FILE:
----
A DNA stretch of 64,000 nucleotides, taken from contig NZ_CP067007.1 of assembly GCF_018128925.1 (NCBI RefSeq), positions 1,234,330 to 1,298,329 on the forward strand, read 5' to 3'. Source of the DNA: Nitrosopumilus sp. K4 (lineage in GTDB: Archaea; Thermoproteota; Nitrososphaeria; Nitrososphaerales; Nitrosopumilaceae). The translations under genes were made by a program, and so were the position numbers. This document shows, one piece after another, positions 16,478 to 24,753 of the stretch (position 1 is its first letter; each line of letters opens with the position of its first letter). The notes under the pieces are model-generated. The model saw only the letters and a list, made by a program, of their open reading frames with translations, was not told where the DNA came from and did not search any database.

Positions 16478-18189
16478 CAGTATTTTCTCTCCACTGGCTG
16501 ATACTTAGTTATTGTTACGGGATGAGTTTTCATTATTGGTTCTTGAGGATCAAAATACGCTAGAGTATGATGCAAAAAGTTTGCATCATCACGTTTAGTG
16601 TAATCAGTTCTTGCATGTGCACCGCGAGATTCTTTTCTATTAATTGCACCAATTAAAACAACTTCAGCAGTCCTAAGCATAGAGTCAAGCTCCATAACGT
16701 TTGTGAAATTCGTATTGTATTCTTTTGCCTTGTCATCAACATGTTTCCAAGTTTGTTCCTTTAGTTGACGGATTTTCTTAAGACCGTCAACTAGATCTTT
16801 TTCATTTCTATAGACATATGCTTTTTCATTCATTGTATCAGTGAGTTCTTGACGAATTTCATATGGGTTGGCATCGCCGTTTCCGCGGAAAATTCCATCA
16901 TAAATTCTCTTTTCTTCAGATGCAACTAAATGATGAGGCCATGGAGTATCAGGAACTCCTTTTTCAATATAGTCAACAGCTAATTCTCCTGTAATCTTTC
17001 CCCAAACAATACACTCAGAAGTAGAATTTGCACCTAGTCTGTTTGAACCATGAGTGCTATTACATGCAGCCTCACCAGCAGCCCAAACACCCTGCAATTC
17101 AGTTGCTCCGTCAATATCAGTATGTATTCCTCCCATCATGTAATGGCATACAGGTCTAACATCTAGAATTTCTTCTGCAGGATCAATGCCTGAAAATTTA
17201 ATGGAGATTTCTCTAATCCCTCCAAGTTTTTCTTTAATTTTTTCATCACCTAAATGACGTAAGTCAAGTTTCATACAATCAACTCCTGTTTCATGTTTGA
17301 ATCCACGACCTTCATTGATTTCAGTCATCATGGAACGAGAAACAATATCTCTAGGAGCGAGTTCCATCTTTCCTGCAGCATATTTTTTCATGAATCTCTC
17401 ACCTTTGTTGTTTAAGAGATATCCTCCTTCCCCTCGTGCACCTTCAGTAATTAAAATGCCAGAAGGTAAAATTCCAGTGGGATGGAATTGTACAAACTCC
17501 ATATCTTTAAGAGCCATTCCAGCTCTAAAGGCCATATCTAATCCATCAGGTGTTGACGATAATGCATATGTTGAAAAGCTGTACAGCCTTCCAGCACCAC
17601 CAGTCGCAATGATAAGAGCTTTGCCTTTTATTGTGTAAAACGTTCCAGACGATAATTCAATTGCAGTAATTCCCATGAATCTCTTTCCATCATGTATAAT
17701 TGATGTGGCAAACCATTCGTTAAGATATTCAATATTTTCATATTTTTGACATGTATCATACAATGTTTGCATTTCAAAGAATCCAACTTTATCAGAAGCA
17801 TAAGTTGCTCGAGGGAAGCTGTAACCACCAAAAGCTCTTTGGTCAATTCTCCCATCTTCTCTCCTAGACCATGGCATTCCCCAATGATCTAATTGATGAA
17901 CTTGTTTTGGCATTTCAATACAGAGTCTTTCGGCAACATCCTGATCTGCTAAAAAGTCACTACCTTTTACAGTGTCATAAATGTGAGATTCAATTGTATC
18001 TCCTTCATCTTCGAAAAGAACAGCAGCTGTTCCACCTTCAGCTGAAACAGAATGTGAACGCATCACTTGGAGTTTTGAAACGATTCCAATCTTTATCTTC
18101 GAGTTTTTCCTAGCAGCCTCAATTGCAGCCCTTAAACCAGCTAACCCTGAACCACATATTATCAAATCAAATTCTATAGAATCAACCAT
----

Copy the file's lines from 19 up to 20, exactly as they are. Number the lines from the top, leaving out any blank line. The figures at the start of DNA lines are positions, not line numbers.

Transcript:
18001 TCCTTCATCTTCGAAAAGAACAGCAGCTGTTCCACCTTCAGCTGAAACAGAATGTGAACGCATCACTTGGAGTTTTGAAACGATTCCAATCTTTATCTTC
18101 GAGTTTTTCCTAGCAGCCTCAATTGCAGCCCTTAAACCAGCTAACCCTGAACCACATATTATCAAATCAAATTCTATAGAATCAACCAT